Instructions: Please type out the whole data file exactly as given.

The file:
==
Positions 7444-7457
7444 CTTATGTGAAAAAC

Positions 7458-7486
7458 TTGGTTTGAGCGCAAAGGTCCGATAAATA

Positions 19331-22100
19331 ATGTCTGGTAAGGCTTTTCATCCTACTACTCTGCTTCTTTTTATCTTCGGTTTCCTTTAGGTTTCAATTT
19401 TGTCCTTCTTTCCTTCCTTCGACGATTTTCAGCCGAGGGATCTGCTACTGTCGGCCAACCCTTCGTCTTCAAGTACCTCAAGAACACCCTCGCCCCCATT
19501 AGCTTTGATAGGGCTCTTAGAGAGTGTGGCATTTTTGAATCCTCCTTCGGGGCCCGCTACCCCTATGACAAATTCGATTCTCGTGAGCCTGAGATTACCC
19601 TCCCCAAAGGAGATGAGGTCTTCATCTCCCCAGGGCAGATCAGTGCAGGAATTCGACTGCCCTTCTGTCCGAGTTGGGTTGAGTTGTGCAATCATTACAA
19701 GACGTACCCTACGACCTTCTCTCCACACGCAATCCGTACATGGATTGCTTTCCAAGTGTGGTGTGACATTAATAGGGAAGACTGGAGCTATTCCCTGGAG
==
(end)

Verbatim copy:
Positions 7444-7457
7444 CTTATGTGAAAAAC

Positions 7458-7486
7458 TTGGTTTGAGCGCAAAGGTCCGATAAATA

Positions 19331-22100
19331 ATGTCTGGTAAGGCTTTTCATCCTACTACTCTGCTTCTTTTTATCTTCGGTTTCCTTTAGGTTTCAATTT
19401 TGTCCTTCTTTCCTTCCTTCGACGATTTTCAGCCGAGGGATCTGCTACTGTCGGCCAACCCTTCGTCTTCAAGTACCTCAAGAACACCCTCGCCCCCATT
19501 AGCTTTGATAGGGCTCTTAGAGAGTGTGGCATTTTTGAATCCTCCTTCGGGGCCCGCTACCCCTATGACAAATTCGATTCTCGTGAGCCTGAGATTACCC
19601 TCCCCAAAGGAGATGAGGTCTTCATCTCCCCAGGGCAGATCAGTGCAGGAATTCGACTGCCCTTCTGTCCGAGTTGGGTTGAGTTGTGCAATCATTACAA
19701 GACGTACCCTACGACCTTCTCTCCACACGCAATCCGTACATGGATTGCTTTCCAAGTGTGGTGTGACATTAATAGGGAAGACTGGAGCTATTCCCTGGAG